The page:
Nonprofit, nonpartisan journalism. Supported by readers.


Gateway Corridor officials head to Los Angeles to study bus rapid transit

The Gateway Corridor Commission is considering transit options between Woodbury and downtown St. Paul.

A team from the Gateway Corridor Commission — which is considering  rapid transit options between Woodbury and downtown St. Paul — is in Los Angeles this week, looking at the Metro Orange Line bus corridor there.

Thirty people, including commission members, business people, community members and staff from city, county, regional, state and congressional offices are on the trip, which runs Wednesday through Friday.

The plan, said Commission Chair and Washington County Commissioner Lisa Weik in a statement, “is to identify strategies and lessons learned that could apply to Gateway Corridor”:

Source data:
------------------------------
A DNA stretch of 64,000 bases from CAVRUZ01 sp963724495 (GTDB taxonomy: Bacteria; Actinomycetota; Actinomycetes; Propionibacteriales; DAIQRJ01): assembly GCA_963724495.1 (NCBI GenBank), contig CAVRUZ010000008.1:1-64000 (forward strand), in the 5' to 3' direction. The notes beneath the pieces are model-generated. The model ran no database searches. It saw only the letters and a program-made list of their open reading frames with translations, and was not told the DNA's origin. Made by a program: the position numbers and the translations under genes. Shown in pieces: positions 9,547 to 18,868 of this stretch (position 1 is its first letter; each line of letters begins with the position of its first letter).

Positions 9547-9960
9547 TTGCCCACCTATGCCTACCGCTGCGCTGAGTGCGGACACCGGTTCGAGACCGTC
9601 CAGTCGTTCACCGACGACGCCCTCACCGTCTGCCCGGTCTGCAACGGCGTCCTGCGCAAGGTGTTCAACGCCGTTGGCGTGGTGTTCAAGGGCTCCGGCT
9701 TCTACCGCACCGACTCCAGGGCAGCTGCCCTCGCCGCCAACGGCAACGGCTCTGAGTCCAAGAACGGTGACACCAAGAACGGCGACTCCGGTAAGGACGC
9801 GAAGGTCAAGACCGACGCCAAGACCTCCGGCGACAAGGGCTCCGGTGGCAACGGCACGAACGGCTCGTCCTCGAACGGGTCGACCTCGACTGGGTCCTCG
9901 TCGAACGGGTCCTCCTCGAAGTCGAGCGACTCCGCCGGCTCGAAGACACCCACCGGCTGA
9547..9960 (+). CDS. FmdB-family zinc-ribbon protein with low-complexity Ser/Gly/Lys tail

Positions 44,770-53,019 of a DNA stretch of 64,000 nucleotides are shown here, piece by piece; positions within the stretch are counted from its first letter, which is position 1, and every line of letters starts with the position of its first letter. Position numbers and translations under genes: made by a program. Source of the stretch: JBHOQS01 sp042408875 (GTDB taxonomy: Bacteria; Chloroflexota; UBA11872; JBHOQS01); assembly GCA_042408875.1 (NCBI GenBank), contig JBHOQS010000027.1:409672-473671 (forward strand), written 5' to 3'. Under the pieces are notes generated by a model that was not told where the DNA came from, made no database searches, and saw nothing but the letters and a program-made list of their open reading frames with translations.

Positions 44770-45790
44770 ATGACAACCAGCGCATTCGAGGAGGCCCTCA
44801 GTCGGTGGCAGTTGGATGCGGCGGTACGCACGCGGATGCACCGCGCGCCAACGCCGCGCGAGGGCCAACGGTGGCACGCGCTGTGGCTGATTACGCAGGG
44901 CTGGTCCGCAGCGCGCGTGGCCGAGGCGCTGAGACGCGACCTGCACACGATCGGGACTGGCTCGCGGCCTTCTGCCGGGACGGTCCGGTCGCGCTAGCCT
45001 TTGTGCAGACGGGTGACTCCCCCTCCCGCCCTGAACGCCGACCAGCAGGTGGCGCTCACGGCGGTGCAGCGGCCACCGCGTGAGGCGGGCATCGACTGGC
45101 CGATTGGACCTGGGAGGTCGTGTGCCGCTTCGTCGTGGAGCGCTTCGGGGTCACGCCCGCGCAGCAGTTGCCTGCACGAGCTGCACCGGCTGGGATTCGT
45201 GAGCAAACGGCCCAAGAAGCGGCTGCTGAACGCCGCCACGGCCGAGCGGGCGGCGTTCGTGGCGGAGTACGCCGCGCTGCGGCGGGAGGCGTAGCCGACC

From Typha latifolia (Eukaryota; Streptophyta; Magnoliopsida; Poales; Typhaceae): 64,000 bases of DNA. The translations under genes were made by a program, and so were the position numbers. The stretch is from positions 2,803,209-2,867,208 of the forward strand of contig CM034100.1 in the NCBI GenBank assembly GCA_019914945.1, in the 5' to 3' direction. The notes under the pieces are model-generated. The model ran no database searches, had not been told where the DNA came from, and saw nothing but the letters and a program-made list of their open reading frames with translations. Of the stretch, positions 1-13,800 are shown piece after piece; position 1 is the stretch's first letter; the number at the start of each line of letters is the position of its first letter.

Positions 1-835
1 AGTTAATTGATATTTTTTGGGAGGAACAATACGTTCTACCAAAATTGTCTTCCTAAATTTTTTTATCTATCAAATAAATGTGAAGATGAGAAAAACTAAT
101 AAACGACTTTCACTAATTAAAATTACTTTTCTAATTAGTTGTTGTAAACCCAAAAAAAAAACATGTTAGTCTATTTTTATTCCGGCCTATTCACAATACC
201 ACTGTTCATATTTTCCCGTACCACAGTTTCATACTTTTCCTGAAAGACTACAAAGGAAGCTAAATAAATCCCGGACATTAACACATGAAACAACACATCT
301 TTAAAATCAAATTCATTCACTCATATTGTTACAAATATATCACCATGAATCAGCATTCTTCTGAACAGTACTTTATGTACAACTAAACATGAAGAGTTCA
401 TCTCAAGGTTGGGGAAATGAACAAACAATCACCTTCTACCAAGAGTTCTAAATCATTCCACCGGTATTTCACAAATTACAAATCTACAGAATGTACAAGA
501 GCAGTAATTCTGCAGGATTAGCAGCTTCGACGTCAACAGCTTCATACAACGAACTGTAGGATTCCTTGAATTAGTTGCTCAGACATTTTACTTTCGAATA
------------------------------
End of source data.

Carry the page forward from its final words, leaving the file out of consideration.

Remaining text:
“The trip will be an opportunity to interact with the people operating the service to learn about economic development opportunities, community engagement, and nuances of operating a dedicated guideway BRT system. These are valuable lessons for Gateway Corridor Commission and project partners to learn prior to making significant decisions, such as route alignments and preferred modes of transit.”

Article continues after advertisement

The Orange Line was chosen for study, official said, because of its:

  • Use of a dedicated guideway — none exists in Minnesota at this time
  • Ratio of corridor length to number of stations
  • Level of transit station and vehicle amenities
  • Diverse populations and land uses along the line
  • Transit oriented development examples

The commission, which has representatives from the Washington and Ramsey County boards, and members from the area cities, is looking at both bus rapid transit and light rail transit options along a 12-mile stretch between Union Depot in Saint Paul and Woodbury, along Interstate 94 and Hudson Road.

An optimistic goal, depending on study findings and availability of funds, is to have service running by 2022.